Developing picture perception and comprehension as a prerequisite for the measurement of visual acuity

When we assess vision of a child who has communication problems, the exact nature of which is difficult to pinpoint, we have to allow time and use numerous play situations to reveal

  • how much of the difficulties in seeing are related to perception of forms of objects and pictures,
  • how much visual memory plays a role,
  • how much is related to development of the concept of pictures representing objects
  • how much may be related to dysphasia, hearing problems or difficulties in visual communication.

  1. Draw around the puzzle pieces and other well-known objects with black and bright colour felt-tip pens when the child is watching and listening to the adult explaining, “we are drawing a picture”. Then the adult and the child admire the picture and compare it with the object. The child colours, or scribbles, the picture, after which the picture is studied again.

  2. Another picture of the same object is drawn when the object is in different orientation. Again the child colours the picture and then the two pictures and the object are compared to help the child to understand that pictures of objects may look different and yet depict the same object.

  3. The pictures are held in the child’s play area on the wall and visited often. If the child learns to remember that the object is related to the pictures and goes to look for the object when asked to do so or goes to the pictures when the object is shown, we can assume that the concept of pictures representing objects is emerging.

    When a picture like the previous pictures is later drawn without the object being present the child may not understand what (s)he should do when asked to bring the object. If this happens, then the picture of the object is related only to the earlier picture of the object. Another possibility is that the child does not see the pictures clearly enough to perceive the common features. Compare the new picture with the object and with the old pictures and test after a few days, how well the child understands that all three pictures represent the object.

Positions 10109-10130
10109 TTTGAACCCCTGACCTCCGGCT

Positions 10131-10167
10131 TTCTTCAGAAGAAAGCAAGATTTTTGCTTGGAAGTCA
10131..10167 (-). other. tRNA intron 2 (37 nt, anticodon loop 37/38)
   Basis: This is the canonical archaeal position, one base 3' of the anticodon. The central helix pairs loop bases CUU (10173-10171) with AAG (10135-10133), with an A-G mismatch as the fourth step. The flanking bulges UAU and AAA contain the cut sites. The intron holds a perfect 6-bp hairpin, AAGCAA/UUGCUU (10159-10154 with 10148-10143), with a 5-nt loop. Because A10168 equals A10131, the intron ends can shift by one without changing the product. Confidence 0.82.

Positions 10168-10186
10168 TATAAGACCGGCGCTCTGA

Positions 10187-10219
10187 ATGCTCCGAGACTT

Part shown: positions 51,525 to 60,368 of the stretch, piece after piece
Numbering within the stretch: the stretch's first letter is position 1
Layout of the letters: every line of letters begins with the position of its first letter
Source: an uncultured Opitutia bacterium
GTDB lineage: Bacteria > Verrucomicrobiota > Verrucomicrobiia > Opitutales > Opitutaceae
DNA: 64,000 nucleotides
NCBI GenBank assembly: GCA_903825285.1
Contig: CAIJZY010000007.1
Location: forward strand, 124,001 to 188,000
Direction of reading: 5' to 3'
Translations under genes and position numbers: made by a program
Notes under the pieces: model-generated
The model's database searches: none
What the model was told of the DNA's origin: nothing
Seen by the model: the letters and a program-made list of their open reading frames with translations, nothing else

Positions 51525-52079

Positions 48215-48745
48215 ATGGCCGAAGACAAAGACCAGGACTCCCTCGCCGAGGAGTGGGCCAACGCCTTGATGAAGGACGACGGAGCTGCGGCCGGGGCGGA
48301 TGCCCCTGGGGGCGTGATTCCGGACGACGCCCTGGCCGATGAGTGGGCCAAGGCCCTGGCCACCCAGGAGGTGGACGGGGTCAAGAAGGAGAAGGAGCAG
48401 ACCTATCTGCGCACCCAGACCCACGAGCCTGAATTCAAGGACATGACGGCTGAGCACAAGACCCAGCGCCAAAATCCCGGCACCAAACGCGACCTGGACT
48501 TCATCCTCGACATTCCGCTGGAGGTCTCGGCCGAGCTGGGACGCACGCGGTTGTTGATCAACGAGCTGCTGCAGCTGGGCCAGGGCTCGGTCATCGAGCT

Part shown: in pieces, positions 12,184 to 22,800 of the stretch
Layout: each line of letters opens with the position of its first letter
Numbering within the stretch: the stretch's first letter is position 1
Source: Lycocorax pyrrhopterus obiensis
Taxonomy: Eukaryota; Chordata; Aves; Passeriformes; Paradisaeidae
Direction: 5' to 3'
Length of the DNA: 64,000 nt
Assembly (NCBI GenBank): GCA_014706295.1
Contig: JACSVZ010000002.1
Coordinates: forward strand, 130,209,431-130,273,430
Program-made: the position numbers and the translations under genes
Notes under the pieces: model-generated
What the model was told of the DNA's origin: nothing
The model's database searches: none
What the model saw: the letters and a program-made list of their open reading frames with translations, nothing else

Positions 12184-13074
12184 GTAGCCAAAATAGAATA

4. Pictures of a few objects are drawn daily with some small variations. The child is then helped to find pictures of each object. Is one of the objects easier to recognize in the pictures? What is the role of different colours? Is the size difference a factor?

  5. If a picture has been drawn without the child watching, does the child experience it representing anything? During drawing there is more information than when looking at a finished picture because of movement of the pen and the explanation that is given when drawing the picture. Some visually impaired children are more dependent on motion perception than normally sighted children and may therefore have great difficulties in perceiving images that stand still.

  6. A further feature to be studied is the effect of contrast on the perception of pictures. If dark contour lines are changed to lower contrast grey lines, are the images more difficult to perceive?

What are we assessing in these play situations?

  1. Is there difference in vision for black-and-white and colour information? If colours seem to give more information, should all pictures, later letters and numbers be taught in colour?

  2. If the child can match pictures, what happens when pictures are drawn smaller and smaller? What is the role of visual acuity?

  3. Does the child use objects adequately in communication? If not, then the use of pictures in communication may not yet be possible.

  4. Does the child use gestures in communication, visual or tactile? When using visual signs, the signer needs to know whether the child perceives visual information in motion.

  5. How does (s)he respond to a rolling ball when it does not cause any sound. Does (s)he follow the movements with the gaze. Does he copy simple signs. Movements of lips during speech are small and fast. Therefore observe the child’s eye movements when the child watches fast moving balls, bouncing balls or table tennis.

    Since these training sessions and observations take weeks or months, they are arranged to become a part of the child’s normal play situations. The interpretation of the child’s responses may be difficult. Therefore video recording the child’s behaviours is usually helpful because the responses can be evaluated as many times as felt necessary by the vision rehabilitation team together with the child's therapist and/or teacher.